The holiday cheer, the Christmas music, the warm drinks and the shopping deals — these are just a few of the things we love most as we get close to Christmas. While good and fun, these things, in all the noise and busyness, might lead us to overlook the days leading up to the celebration of Christ’s birth as an important time of preparation — otherwise known as Advent.
So what is Advent and why does the Church set aside time for it?
Comprised of four weeks leading up to Christmas Day and set aside by the Church as a time to prepare our hearts to receive Jesus in a deeper way, the season of Advent is a crucial time to reflect on our relationship with God and to truly be awake to his presence, according to Msgr. Bernard Schmitz, pastor of St. Joseph parish in Denver.
“Anytime you have a major liturgical celebration such as Christmas or Easter, or even before a solemnity of some kind, there’s always a vigil, there’s always some kind of preparation,” Msgr. Schmitz said. “You come before the Lord with the acknowledgement and the awareness that we’re really unworthy to be present there, so it’s a desire to really claim our poverty of spirit and be open to the gifts the Lord has for us. So Advent is exactly that.”
Advent is the preparation for two comings: The second coming of Christ and the Incarnation, when Christ became flesh. And the preparation is a grace offered to us to enter more deeply into those mysteries.
“God’s grace is always available, but we have our own free will. We have the will to ignore it or receive it,” Msgr. Schmitz said. “So if in Christmas what we focus on is the Incarnation and God’s presence with us, I have to prepare my heart for that.
“Because if all the Advent season has been primarily [focused] on me, and on what I’m going to get or do for somebody else, or being able to brag about getting my Christmas cards sent, how am I going to be awake to the Lord?” he added. “It’s not magical. In order to be able to enter into the mystery of Christmas, I have to get myself out of the way.”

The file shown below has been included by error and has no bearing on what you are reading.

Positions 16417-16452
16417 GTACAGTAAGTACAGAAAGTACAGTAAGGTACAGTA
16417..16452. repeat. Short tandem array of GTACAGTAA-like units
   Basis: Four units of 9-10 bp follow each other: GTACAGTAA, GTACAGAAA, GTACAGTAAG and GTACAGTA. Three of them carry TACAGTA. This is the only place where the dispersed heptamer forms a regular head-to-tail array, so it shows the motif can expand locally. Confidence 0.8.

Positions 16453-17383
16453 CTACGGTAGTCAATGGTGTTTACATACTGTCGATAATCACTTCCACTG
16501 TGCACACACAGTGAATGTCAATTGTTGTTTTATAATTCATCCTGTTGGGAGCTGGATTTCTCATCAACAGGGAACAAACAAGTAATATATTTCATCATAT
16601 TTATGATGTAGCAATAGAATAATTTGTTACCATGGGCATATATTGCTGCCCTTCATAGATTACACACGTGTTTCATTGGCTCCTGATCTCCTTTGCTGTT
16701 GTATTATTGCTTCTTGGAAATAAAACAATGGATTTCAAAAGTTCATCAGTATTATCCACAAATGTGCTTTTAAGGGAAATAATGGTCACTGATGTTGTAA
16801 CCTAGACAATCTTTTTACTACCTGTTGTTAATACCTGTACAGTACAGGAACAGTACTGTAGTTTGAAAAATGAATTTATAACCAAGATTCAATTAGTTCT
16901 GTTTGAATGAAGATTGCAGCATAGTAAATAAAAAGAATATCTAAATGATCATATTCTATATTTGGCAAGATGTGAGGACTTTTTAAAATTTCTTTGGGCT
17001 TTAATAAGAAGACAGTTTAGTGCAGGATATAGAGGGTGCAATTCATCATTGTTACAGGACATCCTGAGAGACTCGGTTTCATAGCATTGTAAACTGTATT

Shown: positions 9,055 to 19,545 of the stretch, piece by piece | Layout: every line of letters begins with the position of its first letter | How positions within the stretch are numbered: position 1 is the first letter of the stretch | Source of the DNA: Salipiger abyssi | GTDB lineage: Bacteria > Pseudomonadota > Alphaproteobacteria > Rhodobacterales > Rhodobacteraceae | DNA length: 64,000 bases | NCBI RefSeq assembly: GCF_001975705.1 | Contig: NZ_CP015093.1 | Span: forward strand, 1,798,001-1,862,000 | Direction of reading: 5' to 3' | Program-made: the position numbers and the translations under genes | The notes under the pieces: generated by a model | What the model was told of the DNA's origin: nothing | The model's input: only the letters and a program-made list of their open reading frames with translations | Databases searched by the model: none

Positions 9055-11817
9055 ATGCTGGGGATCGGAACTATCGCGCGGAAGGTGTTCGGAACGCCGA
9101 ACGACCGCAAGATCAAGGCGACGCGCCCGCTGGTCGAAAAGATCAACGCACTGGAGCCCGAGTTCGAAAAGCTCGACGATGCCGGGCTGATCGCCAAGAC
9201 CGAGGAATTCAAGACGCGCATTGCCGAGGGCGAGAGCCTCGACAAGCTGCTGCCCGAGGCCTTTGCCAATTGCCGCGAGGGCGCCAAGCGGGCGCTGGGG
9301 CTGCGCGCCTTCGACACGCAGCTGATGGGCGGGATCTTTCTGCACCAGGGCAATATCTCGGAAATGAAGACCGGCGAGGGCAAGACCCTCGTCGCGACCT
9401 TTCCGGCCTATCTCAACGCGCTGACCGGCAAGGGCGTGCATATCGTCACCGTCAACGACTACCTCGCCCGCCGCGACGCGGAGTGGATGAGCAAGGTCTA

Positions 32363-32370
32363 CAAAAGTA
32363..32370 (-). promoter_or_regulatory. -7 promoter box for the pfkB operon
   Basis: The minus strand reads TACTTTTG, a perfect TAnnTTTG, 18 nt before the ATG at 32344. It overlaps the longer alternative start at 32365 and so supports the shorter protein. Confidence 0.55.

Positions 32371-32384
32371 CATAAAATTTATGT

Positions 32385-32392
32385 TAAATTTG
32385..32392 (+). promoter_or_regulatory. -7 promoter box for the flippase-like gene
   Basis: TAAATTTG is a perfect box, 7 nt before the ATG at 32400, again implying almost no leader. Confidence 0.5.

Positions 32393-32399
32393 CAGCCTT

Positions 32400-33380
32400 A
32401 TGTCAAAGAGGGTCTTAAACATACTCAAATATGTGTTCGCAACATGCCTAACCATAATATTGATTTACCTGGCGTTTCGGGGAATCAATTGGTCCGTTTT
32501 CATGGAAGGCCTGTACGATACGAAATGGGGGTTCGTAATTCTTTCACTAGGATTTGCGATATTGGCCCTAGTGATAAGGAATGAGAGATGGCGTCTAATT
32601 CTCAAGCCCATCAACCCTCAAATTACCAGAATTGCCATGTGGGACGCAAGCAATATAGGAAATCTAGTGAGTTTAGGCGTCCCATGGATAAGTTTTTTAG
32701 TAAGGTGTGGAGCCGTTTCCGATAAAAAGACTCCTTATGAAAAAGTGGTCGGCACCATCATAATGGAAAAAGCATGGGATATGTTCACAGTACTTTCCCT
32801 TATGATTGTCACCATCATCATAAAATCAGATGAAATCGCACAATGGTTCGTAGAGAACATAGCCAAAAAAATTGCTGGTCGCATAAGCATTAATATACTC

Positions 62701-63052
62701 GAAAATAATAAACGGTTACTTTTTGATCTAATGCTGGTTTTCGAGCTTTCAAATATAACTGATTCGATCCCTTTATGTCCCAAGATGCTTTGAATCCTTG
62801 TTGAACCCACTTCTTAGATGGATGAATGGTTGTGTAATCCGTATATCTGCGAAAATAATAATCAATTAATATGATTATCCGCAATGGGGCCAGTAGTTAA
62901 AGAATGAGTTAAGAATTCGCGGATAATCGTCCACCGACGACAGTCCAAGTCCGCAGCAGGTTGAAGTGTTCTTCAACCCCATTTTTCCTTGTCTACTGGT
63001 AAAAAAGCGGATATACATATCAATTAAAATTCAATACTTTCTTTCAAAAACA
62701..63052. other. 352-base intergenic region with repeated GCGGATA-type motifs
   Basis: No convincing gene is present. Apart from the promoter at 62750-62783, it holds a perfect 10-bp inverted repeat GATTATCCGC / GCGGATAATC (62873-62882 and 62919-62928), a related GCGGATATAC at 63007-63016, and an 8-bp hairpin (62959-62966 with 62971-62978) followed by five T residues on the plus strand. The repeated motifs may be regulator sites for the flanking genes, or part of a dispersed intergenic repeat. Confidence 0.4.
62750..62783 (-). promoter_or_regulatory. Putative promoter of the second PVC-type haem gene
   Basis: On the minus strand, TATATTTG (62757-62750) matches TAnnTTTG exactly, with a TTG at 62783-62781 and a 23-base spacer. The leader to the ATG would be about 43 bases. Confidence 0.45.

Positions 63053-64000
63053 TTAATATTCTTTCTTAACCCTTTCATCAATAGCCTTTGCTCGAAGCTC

Just another Lent?
What’s the difference between Advent and Lent? Is Advent just another, shorter season of penance like Lent?
According to Canon Law, it’s not penitential (“The penitential days and times in the universal Church are every Friday of the whole year and the season of Lent,” Can. 1250), but it is still a time to prepare our hearts for Christ and is an opportunity for reconversion.
Anytime you have a major liturgical celebration such as Christmas or Easter … there’s always some kind of preparation. You come before the Lord with the acknowledgement and the awareness that we’re really unworthy to be present there, so it’s a desire to really claim our poverty of spirit and be open to the gifts the Lord has for us. So Advent is exactly that.”
“Advent, [although somewhat penitential], its focus is more in terms of opening my eyes to see the presence of the Lord, and Lent is a more serious penitential intent on imitating Christ’s 40 days in the desert to really cleanse myself,” Msgr. Schmitz said. “If I was going to make a comparison, it would be between the Lord and his 40 days in the desert as preparation for ministry. In Advent, my comparison would be the Blessed Mother, her preparing to give life. If we’re to give birth to the Word of God, we have to prepare to do that.”
While the season of Lent is penitential and Advent more characterized by hopeful longing and joyful expectation, both are a time of prayerfulness, almsgiving and sacrifices.
Another similarity is that both seasons use the color purple in the priests’ vestments as a symbol of penance, sacrifice and preparation, as well as a second color: Rose (or pink), which is worn on the third Sunday of Advent, known as “Gaudete” Sunday, symbolizing joy.
There are plenty of ways we can practically prepare for Christmas during the Advent season, according to Msgr. Schmitz. One of the most popular ways is the Advent wreath, which symbolizes Christ as a light in the darkness and has four candles, three purple and one pink for each of the four weeks of Advent.
“I remember as a child we had an Advent wreath and every night before dinner, we would pray the prayers and light it and we always enjoyed as kids to see which one of us was going to get to light it,” he laughed.
“Certainly attending Mass is helpful, confession during Advent, and most parishes have Advent penance services,” Msgr. Schmitz continued.
He also recommended a Christmas novena, fasting from meat on Fridays, saying a rosary as a family, or fasting from Christmas music for a couple weeks until the day the Christmas novena starts, or delaying celebrating until Christmas Eve.
“Probably the most important thing is [asking], who do I need to forgive, or who do I need to ask forgiveness from before we get to Christmas?” he said. “Because the greatest gift we give each other is our presence. So who have I not been present to? Who do I need to find a way to reach out to to heal?”